Despite corporal punishment’s ubiquity in the South, a review of the law in five Southern states that allow the practice in schools (Alabama, Florida, Georgia, Louisiana and Mississippi) found that these states not only prohibit adults from striking children in most other settings – such as child care centers, foster care settings and juvenile detention centers – but often describe corporal punishment as inappro­priate, abusive and unethical in such settings, the report found.


“This data should shock our conscience,” the NAACP’s Johnson writes in the report’s foreword. He adds: “[T]he impact of corporal punishment can be devastating on a student’s ability to learn and succeed. There are much more effective ways to promote positive behavior, ways that keep students safe and in the classroom.”


Thirty-one states have banned corporal punishment in schools, according to the report. In the remaining 19 states, there are nearly 8,000 schools within dis­tricts that practice it. Of those schools, how­ever, almost 45 percent do not use corporal punishment. This means that children attending different schools in the same district can have vastly different experiences when it comes to discipline. One school may use evidence-based practices that provide pos­itive, corrective consequences for students. But, at a nearby school, children engaging in the same mis­behavior may be struck despite research showing the practice to be ineffective and unsound for education.




The Southern Poverty Law Center, based in Alabama with offices in Florida, Georgia, Louisiana and Mississippi, is a nonprofit civil rights organization dedicated to fighting hate and bigotry, and to seeking justice for the most vulnerable members of society. For more information, visit






Betsy DeVos was grilled yesterday in Congressional hearings about her budget proposals. She was repeatedly questioned about her desire to increase charter school funding from $440 million to $500 million a year. The Network for Public Education report on the waste, fraud, and abuse in this program was cited.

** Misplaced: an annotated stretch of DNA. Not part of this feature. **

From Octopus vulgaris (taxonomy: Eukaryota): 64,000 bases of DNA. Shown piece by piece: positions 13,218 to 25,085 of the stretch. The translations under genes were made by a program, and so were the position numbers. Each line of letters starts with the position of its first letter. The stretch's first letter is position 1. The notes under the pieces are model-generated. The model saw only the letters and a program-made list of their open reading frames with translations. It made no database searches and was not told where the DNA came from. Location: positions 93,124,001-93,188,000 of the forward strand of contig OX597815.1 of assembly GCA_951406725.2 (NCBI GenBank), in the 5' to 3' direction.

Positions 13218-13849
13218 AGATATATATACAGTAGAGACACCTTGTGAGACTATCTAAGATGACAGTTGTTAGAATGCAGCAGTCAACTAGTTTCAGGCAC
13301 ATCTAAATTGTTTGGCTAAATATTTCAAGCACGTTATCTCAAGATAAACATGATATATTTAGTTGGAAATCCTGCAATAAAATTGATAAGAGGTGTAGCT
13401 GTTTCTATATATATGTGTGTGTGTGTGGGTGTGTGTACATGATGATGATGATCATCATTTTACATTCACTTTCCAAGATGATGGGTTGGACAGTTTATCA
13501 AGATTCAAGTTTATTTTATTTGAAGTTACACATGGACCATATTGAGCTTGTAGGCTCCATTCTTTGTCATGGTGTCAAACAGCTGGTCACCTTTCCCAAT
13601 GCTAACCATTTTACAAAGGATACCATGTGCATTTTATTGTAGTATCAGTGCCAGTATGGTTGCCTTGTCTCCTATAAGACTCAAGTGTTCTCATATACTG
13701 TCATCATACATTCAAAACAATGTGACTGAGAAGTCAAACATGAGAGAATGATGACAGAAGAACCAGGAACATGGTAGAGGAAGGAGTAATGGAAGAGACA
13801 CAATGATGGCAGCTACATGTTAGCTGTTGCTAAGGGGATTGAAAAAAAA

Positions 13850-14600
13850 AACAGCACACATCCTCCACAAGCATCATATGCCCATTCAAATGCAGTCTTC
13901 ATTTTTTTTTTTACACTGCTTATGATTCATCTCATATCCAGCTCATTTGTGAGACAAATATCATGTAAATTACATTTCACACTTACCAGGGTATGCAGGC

While increasing the charter budget, DeVos wants to cut $18 million from the Special Olympics, which benefits 272,000 children with disabilities. 

To put it mildly, her priorities are wacky. She wants to cut the budget of a successful and valuable program while heaping money on charters that are likely to never open or quickly close.

DeVos said the philanthropic community already funds the Special Olympics. The same is true of charters. Billionaires and Wall Street heap hundreds of millions on charters. The Waltons alone have spent more than a billion on charters. Why does the Federal government add hundreds of millions more?

To add insult to injury. She is proposing a 12% cut for the Department but a 15% increase in executive salaries.

Then there was this exchange, reported by Politico:

“— Another concern raised by Democrats was the department’s proposal to cut funding for the 21st Century Community Learning Centers program, which funds aftercare. Rep. Nita Lowey (D-N.Y.) questioned DeVos about why she’s attempting again to cut a program that’s long had bipartisan support and has shown results. She noted that Congress had rebuffed the proposal last year, and instead gave the program a $10 million boost.

“— DeVos responded that the funds flowing out of the program aren’t necessarily getting to the centers that work really well and there aren’t great participation rates. She said the department’s budget focused on things “we really know are yielding results.””

If DeVos cared about results, the Department would cut funding new charters (many of which will never open, will close soon after they opened, will get poor results, or will cherrypick the students likeliest to succeed on tests), and eliminate all proposed funding to vouchers, which consistently get very poor results.

The only good thing about the DeVos heading was that Anthony Cody arrived early, sat directly behind DeVos, and scowled throughout her testimony, prominently featured on CSPAN. He was her Greek chorus.